A few weeks ago my daughter had an amazing opportunity to film a national commercial. It was a great experience and every single person we encountered was very kind to us. Upon arriving to this secluded location where your GPS or cellular service no longer worked, it was obvious that a lot of effort went into making sure this commercial was staffed with the proper amount of production equipment, crew and talent to give the client the vision they paid for.
Over the last few years as my daughters career has started to pick up, I have had my share of escorting her to various types of lots with various types of budgets. From no budget student films to the million dollar popular TV show budgets, and with every set you never know what to expect.
However no matter how big or small the budget is, it never ceases to amaze me on the amount of work they go through to make the ‘movie magic’ happen; and I don’t just mean the producers and directors.
From the hairstylists, transportation department, production assistants, script supervisors, craft services, casting directors and the endless list of other key people who need to be on set and ready to go hours before the actors need to be there
I am humbled by it all, are you?
By the time my daughter and I arrived on this particular set for her to film her commercial (which was at around noon) most of the crew that were there had already been there for about seven or more hours, and we had another seven hours left to go.
Yes I know acting can have it’s difficult moments especially when you’re trying to do it right, but when you look around at everyone else on set, you have to admit, actors have the better end of the deal.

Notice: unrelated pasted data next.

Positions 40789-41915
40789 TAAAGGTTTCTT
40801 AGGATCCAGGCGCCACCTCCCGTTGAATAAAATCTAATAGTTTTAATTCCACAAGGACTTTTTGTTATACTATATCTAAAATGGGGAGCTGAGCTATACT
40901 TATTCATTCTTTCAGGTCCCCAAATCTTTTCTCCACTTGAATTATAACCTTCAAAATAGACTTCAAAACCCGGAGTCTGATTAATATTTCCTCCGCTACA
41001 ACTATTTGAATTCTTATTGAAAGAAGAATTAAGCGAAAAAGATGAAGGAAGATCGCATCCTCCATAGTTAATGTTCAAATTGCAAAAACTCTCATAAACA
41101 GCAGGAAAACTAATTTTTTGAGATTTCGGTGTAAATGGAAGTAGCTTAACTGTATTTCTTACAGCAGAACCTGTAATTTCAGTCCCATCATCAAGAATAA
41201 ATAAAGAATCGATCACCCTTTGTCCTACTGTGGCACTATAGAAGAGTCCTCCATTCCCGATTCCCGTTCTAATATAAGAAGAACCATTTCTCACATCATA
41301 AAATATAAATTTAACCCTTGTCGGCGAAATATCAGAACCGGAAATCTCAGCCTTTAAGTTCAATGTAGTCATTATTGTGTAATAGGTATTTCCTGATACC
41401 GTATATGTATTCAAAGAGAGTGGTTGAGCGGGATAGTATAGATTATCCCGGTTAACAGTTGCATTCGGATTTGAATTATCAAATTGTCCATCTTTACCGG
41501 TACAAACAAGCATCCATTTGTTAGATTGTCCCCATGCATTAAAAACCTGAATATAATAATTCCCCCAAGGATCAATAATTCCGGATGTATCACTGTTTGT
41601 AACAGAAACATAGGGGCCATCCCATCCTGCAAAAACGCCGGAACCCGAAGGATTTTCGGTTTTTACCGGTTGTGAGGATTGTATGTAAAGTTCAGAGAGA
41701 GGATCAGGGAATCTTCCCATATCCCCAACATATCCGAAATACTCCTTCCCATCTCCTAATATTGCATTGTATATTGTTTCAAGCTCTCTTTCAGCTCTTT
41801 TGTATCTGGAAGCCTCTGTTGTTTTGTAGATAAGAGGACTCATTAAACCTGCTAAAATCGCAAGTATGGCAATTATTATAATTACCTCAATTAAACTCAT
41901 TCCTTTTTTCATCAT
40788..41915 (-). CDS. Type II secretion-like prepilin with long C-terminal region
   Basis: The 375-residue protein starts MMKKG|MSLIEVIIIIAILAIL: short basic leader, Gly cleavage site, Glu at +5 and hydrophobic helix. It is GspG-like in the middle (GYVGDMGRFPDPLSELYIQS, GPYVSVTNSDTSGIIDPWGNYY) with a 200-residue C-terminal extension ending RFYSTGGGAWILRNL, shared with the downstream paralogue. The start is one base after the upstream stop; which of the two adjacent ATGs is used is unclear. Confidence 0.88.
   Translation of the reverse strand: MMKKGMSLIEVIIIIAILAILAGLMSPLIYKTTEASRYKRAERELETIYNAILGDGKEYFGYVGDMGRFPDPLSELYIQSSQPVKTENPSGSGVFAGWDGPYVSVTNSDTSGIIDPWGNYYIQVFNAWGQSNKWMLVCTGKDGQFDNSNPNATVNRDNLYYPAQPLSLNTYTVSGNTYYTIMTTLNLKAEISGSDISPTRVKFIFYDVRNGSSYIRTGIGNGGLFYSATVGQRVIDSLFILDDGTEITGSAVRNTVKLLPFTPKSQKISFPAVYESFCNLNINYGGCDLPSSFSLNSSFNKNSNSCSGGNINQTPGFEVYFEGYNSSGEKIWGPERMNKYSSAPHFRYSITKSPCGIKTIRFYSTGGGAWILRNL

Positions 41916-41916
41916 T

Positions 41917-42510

When you’re new to the industry, there are many things that will shock you. The majority who work outside the entertainment industry would probably think its cruel and unusual punishment to allow (and expect) an individual to work an eighteen-hour day. However for those who live it daily and aren’t the highly compensated producers, directors, actors or writers, they will tell you that this is nothing out of the ordinary for them.
Although I know everyone has a choice to choose what they want to do as a profession, and with each profession comes their own set of quirks and differences, as a parent to a young actor I like to make sure I acknowledge and express my gratitude to the crew whenever I can. Some are shocked that their efforts were acknowledged and some, my words of thanks doesn’t even faze them, but I do it anyways.
In speaking for my eight year old, while she is on set, she is often times oblivious to all the hard work and efforts that go in to making sure she shines for the hours she is there; unless I point it out to her. From making sure she has a set teacher, to the make up, hair and costumer who make sure she looks her best, to the 1st and or 2nd AD who makes sure she is where she needs to be and keeps her safe while getting there, to the medic who is on site and ready to tend to her when she falls down (because she’s a kid and its going to happen), to the production assistants, sound operators, directors and everyone else who will directly and indirectly interact with her, be patient with her and make sure she is happy and having fun while remaining a professional child actor, I am grateful to them.